Have you ever heard about those with Aspergers being able to change their voice (the way in-which they talk)?
I have, you see, I’ve been living with a child who has suddenly gone from English to Scottish basically over night.
His obsession with WWE and TNA wrestling is the cause. His favourite wrestler is Drew Mclntyre and he happens to be from Scotland.
The Little man started out by just copying his entrance walk into the ring, he then started to paint his face the Scottish flag and now his mastered the accent.
Now, I have nothing against the Scottish people of the world, I have many Scottish friends. However, the little man is not Scottish and although the accent is mastered down to a T, he is actually driving me loony speaking this way.
Yes, of course in the beginning it was a little bit funny (after all he sounds just like him)! But you really can only tolerate so much of it. His even using the voice when it comes to him requesting things etc. I don’t think his doing it at school… Well, I can only hope he isn’t that is!
Over the years Little man has spoken in a number of tones and voices, ones that he hears and then copies. For many years he would switch from his everyday tone of voice to that of a monotone one, as if he was a talking computer. His also had a strong interest in transport and would recreate the train and bus announcements… He always got it spot on. Now with his ever evolving interest in wrestling I was convinced it was just going to be the mimicking of the entrance and the actual matches… But this, this is just bonkers!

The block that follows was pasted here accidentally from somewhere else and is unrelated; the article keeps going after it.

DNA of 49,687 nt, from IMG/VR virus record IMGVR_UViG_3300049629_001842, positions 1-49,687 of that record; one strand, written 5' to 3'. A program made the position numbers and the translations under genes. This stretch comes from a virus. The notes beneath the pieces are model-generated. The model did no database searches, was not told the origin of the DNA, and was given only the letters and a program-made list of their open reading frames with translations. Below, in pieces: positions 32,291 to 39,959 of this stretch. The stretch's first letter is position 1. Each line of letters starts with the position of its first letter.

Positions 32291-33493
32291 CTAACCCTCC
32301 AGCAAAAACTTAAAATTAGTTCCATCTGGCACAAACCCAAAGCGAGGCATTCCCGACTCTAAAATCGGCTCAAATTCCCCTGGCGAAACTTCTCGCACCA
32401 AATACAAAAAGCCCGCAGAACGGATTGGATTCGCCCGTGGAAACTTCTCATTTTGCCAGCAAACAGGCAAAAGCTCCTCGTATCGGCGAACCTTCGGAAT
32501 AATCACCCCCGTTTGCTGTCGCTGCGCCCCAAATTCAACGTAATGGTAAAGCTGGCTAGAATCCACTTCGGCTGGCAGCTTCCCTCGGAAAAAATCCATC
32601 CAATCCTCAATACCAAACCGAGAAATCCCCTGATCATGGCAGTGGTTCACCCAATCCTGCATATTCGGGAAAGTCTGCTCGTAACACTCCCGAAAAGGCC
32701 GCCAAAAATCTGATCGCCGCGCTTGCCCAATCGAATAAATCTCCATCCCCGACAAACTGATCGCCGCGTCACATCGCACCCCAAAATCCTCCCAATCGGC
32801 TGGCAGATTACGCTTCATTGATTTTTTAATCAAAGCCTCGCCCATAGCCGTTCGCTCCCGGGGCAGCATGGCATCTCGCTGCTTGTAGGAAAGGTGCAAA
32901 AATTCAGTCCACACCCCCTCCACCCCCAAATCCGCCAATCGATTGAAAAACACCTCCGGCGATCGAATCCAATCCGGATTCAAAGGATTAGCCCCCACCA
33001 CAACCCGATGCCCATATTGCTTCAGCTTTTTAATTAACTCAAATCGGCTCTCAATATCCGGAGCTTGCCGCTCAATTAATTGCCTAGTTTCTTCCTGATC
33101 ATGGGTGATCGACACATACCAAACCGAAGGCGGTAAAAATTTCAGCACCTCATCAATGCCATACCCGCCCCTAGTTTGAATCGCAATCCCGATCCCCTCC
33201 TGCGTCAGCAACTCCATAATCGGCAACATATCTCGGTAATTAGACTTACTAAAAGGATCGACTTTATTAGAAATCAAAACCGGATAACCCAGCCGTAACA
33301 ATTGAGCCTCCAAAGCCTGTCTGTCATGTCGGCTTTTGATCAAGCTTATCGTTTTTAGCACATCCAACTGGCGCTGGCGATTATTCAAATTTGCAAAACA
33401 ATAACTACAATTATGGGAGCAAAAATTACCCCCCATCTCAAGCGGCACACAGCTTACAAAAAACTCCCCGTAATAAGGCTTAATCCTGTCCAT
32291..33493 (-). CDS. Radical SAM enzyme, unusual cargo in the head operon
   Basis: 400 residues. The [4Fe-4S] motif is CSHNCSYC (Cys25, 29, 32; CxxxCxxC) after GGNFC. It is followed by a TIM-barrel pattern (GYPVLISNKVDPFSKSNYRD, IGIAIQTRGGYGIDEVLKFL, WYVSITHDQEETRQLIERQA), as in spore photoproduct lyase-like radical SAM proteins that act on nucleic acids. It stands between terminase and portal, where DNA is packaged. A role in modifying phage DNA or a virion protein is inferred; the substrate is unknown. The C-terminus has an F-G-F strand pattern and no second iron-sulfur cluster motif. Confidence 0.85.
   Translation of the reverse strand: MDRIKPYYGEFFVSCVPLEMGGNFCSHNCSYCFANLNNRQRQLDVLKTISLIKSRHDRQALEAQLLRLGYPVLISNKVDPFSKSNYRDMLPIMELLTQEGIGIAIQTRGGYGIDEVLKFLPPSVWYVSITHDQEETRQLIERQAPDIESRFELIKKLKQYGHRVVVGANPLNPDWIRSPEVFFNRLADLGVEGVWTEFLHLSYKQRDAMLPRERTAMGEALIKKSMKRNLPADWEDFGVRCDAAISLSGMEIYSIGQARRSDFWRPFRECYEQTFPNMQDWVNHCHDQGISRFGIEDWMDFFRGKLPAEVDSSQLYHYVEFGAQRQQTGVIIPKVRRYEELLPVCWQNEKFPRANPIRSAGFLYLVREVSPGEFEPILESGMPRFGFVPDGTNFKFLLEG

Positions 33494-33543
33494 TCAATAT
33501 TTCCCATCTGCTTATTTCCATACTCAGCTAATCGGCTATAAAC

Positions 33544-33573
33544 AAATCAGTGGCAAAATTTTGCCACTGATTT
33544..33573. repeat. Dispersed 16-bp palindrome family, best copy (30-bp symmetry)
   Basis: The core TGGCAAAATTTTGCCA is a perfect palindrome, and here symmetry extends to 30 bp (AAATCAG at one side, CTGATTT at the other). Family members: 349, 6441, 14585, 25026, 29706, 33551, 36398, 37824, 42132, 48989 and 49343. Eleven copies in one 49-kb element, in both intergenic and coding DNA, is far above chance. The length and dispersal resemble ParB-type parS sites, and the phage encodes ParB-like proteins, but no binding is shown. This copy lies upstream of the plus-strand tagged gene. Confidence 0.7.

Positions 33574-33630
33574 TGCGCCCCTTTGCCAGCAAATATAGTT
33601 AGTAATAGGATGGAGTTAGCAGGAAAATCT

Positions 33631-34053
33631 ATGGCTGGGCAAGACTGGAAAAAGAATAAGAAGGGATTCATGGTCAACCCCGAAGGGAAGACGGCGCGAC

However, this type of behaviour isn’t one that is completely unknown with those on the autism spectrum. I decided to look into this more and had a look on google to see what I could find. I actually came across a conversation trend on “Wrong Planet” that was started by a 16 year old British girl with High Functioning Autism. She states that she is a naturally quiet person but when she does speak she speaks with a strong Irish or Scottish accent despite her naturally having a British accent. She states she chooses to speak this way and people now know her to do so.
There is also a section in a book wrote by Tony Attwood on this very subject. I took this quote from the Tony Attwood website … “My mother tells me I was very good at capturing the essence and persona of people. At times I literally copied someone’s looks and their actions. I was uncanny in my ability to copy accents, vocal inflections, facial expressions, hand movements, gaits and tiny gestures. It was as if I became the person I was emulating (p.22).